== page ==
General Questions - Foreign Earned Income Exclusions
The foreign earned income exclusions, sometimes referred to as the Sec. 911 exclusions, exclude tax on wages earned from woking abroad. The exclusions comprise 2 parts - an income exclusion and a housing exclusion. The following FAQs discuss the benefit of the exclusions including when both spouses are expats in a general manner. See our qualifying page for many of the specifics on how to claim the tax benefit of these exclusions.
What are the foreign earned income exclusions?
The income exclusion is now indexed for inflation. The maximum annual income exclusion is $97,600 for 2013.
How is the tax benefit calculated?
The tax benefit excludes the income from tax at bottom tax rates. Previously, the exclusions "came off the top" reducing income subject to tax at the top tax rates. The exclusions may or may not reduce income used for other purposes, such as IRA limits, child credits, personal exemptions, etc.
Is my income "tax free"?
No. These exclusions do not exempt the wages from US taxation but merely provide a tax reduction. Note that a single person working abroad for all of 2007 who earned about $95,000 with no other income will not have tax reduced to zero - effectively the same answer as being "tax free."
How are foreign earned income exclusions computed in the year of arrival or departure?
The exclusions are computed on a daily basis. The more qualifying days that you have in your tax year, the greater the potential tax benefit.
For example, say that your qualifying period is from July 1, 2007 to June 30, 2008. Half of this qualifying period is in 2007 so you will receive about half of the income exclusion that year, or $42,850 ($85,700 annual exclusion X 183 days in qualifying period / 366 days in that 12 month period.)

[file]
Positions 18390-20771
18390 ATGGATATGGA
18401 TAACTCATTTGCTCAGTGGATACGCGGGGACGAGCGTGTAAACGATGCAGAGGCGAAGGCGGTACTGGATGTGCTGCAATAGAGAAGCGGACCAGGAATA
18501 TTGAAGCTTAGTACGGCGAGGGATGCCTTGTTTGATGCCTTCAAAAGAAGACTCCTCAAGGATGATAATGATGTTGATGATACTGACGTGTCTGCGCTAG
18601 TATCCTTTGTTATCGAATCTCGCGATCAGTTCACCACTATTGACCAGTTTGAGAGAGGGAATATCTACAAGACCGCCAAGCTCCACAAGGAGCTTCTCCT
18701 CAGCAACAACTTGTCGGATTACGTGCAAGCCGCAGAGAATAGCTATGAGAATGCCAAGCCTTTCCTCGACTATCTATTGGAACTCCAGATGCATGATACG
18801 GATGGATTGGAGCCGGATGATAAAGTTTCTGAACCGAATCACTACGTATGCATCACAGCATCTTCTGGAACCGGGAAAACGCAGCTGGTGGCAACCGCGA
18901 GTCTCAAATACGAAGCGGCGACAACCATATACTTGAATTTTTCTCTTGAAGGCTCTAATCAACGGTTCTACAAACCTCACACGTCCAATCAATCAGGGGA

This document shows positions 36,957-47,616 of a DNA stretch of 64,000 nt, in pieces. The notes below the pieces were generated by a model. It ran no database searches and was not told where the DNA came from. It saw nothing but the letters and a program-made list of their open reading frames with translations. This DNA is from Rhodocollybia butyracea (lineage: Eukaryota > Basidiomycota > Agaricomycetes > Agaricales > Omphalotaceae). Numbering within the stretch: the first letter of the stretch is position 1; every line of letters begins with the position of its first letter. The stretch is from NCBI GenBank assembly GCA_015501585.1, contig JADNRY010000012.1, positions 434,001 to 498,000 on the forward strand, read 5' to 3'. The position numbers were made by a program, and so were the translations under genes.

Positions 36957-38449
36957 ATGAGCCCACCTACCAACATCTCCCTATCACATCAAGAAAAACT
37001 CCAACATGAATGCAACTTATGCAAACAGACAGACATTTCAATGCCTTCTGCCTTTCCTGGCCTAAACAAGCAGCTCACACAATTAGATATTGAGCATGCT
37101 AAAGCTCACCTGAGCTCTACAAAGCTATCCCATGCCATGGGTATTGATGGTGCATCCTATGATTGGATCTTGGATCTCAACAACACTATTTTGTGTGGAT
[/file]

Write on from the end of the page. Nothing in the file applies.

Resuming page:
Can I exclude income from working in the states?
No. Only income attributable to working abroad may be excluded. If you attended business meetings or seminars in the US while living abroad, income for those days cannot be excluded.
Do my wages need to be paid abroad to claim the exclusions?
Your wages can be paid in the US or abroad. Your employer's location or the place where wages are paid are not factors in qualifying for the exclusions.
If I keep my wages in an offshore bank account, will they be exempt from tax?
No. For US tax it does not matter where you keep your funds - you are taxable on your worldwide income as a US person. This question seems to come from Brits where the transfer of funds appears to be a factor for UK taxation.
While bringing your wages into the US is not a taxable event, you may still have to declare the cash, travelers checks or other negotiable instruments to the Treasury upon entry. This discussion is beyond the scope of this web site. You also need to report certain foreign financial accounts yearly to the Treasury.
How does the benefit change if my spouse also works overseas?
The foreign housing exclusion provides a partial exclusion to offset some of the higher costs of keeping a foreign residence. The benefit of the housing exclusion has been significantly limited under recent legislation.
What is the foreign housing exclusion?
You and your spouse are each entitled to your own income exclusion. You can only exclude wages that you personally earned - you cannot use community income concepts to "share" the income or exclusions. If you are living together at the same foreign location, only one spouse can claim the housing exclusion. If you are working at different locations, then each of you may claim a housing exclusion for your separate housing costs.
How do I qualify for the exclusions?
- Qualifying for the Foreign Earned Income Exclusions
- ►General Questions
- ►Physical Presence Test
- ►Counting Days in the US, Abroad and Traveling
- ►Bona Fide Residence
- ►War Zones and Military Contractors
- Income and Social Tax Withholding
- ►Social Security and Medicare Taxes
- ►Income Tax Withholding
- ►Hypothetical Tax
- ►Totalization Agreements
- ►Due Dates and Extensions
- ►Expatriate Tax Forms
- ►IRS Addresses
- ►Other Resources